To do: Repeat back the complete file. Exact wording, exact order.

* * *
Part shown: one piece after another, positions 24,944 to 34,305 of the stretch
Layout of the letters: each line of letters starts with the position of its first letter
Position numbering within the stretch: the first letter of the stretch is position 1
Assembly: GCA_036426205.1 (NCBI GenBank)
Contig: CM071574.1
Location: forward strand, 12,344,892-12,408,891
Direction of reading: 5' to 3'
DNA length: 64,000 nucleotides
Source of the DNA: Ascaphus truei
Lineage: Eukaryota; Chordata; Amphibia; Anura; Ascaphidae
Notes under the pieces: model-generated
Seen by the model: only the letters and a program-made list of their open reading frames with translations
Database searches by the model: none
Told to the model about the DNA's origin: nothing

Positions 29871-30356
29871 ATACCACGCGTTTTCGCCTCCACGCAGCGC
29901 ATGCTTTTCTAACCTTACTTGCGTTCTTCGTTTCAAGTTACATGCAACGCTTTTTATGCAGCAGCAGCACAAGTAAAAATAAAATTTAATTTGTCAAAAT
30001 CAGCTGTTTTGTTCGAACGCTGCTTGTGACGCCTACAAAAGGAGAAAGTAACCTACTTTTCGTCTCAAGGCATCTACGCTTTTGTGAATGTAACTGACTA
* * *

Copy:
Part shown: one piece after another, positions 24,944 to 34,305 of the stretch
Layout of the letters: each line of letters starts with the position of its first letter
Position numbering within the stretch: the first letter of the stretch is position 1
Assembly: GCA_036426205.1 (NCBI GenBank)
Contig: CM071574.1
Location: forward strand, 12,344,892-12,408,891
Direction of reading: 5' to 3'
DNA length: 64,000 nucleotides
Source of the DNA: Ascaphus truei
Lineage: Eukaryota; Chordata; Amphibia; Anura; Ascaphidae
Notes under the pieces: model-generated
Seen by the model: only the letters and a program-made list of their open reading frames with translations
Database searches by the model: none
Told to the model about the DNA's origin: nothing

Positions 29871-30356
29871 ATACCACGCGTTTTCGCCTCCACGCAGCGC
29901 ATGCTTTTCTAACCTTACTTGCGTTCTTCGTTTCAAGTTACATGCAACGCTTTTTATGCAGCAGCAGCACAAGTAAAAATAAAATTTAATTTGTCAAAAT
30001 CAGCTGTTTTGTTCGAACGCTGCTTGTGACGCCTACAAAAGGAGAAAGTAACCTACTTTTCGTCTCAAGGCATCTACGCTTTTGTGAATGTAACTGACTA